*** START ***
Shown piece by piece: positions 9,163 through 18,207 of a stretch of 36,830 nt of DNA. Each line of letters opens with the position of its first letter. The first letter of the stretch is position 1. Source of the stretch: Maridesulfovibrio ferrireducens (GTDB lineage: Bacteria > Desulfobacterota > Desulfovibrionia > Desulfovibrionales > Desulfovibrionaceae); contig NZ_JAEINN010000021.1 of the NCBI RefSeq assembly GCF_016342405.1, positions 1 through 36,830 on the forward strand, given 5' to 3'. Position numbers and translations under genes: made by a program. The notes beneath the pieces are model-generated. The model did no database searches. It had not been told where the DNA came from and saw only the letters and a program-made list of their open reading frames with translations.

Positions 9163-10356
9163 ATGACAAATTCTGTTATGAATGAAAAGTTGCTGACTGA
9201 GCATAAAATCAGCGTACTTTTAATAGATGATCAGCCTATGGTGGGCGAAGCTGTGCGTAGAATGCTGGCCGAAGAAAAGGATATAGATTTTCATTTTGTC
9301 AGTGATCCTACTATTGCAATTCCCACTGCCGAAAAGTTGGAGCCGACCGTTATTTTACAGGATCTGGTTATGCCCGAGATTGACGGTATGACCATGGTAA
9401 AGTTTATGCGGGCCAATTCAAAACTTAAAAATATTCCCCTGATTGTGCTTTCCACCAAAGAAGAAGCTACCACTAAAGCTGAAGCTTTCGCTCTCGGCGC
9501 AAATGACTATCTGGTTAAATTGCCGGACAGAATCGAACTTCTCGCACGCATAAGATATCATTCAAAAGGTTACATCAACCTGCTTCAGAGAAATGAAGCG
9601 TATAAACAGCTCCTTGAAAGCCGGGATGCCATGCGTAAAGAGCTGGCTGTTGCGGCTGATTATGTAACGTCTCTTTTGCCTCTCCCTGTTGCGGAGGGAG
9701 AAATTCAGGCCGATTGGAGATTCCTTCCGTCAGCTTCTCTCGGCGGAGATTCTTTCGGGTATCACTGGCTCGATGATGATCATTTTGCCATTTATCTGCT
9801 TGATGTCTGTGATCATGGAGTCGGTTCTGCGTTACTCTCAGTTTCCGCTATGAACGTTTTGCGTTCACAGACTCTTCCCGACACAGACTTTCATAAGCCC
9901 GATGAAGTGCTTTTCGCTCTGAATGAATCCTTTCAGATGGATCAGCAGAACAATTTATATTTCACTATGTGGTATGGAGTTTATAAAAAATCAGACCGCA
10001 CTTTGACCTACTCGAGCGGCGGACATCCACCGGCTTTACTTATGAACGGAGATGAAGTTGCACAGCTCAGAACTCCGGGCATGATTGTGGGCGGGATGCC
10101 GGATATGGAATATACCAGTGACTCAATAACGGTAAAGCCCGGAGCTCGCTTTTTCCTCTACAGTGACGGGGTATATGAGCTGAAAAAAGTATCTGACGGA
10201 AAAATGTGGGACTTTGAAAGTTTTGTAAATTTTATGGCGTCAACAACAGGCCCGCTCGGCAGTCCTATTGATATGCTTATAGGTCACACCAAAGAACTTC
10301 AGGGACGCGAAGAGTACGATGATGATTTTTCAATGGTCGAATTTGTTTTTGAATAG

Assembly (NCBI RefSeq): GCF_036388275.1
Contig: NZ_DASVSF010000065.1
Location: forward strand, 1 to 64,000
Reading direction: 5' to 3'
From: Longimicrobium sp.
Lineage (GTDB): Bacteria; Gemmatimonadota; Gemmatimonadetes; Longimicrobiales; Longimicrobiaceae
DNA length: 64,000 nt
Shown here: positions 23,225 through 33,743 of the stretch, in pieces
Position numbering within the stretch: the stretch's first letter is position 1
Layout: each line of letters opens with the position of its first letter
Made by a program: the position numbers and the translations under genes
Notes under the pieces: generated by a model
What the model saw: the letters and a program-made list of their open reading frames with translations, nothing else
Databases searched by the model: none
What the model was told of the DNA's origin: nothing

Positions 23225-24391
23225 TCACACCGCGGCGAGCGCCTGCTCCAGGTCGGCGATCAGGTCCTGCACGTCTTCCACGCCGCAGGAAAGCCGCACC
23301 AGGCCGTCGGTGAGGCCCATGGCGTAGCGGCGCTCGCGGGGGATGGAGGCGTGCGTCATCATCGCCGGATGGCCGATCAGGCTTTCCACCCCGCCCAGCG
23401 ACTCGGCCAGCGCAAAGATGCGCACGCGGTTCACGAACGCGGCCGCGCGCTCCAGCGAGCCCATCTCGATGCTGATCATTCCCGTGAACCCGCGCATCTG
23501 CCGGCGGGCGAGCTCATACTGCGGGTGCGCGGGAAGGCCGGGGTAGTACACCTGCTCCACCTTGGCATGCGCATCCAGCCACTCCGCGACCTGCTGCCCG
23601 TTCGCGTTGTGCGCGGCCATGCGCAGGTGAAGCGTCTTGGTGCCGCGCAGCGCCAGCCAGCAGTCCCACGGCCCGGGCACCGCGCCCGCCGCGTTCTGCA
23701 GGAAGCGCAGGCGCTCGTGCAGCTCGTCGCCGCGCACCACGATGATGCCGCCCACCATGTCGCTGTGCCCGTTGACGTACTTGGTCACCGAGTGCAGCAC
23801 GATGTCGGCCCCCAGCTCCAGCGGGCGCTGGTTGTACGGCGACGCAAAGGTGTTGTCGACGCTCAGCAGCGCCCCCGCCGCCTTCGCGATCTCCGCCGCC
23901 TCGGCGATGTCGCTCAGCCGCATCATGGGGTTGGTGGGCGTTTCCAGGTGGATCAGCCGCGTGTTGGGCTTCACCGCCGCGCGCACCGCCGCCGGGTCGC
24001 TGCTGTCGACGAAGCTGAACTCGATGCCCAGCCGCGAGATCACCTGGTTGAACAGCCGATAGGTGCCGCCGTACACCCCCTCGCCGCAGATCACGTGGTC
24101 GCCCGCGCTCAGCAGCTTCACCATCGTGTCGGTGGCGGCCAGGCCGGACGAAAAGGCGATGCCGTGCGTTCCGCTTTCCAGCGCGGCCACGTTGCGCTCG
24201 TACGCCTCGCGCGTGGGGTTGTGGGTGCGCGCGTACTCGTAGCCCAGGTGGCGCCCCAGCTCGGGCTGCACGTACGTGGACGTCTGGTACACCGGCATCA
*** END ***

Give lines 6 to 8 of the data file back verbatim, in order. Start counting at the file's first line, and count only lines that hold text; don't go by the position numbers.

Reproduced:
9401 AGTTTATGCGGGCCAATTCAAAACTTAAAAATATTCCCCTGATTGTGCTTTCCACCAAAGAAGAAGCTACCACTAAAGCTGAAGCTTTCGCTCTCGGCGC
9501 AAATGACTATCTGGTTAAATTGCCGGACAGAATCGAACTTCTCGCACGCATAAGATATCATTCAAAAGGTTACATCAACCTGCTTCAGAGAAATGAAGCG
9601 TATAAACAGCTCCTTGAAAGCCGGGATGCCATGCGTAAAGAGCTGGCTGTTGCGGCTGATTATGTAACGTCTCTTTTGCCTCTCCCTGTTGCGGAGGGAG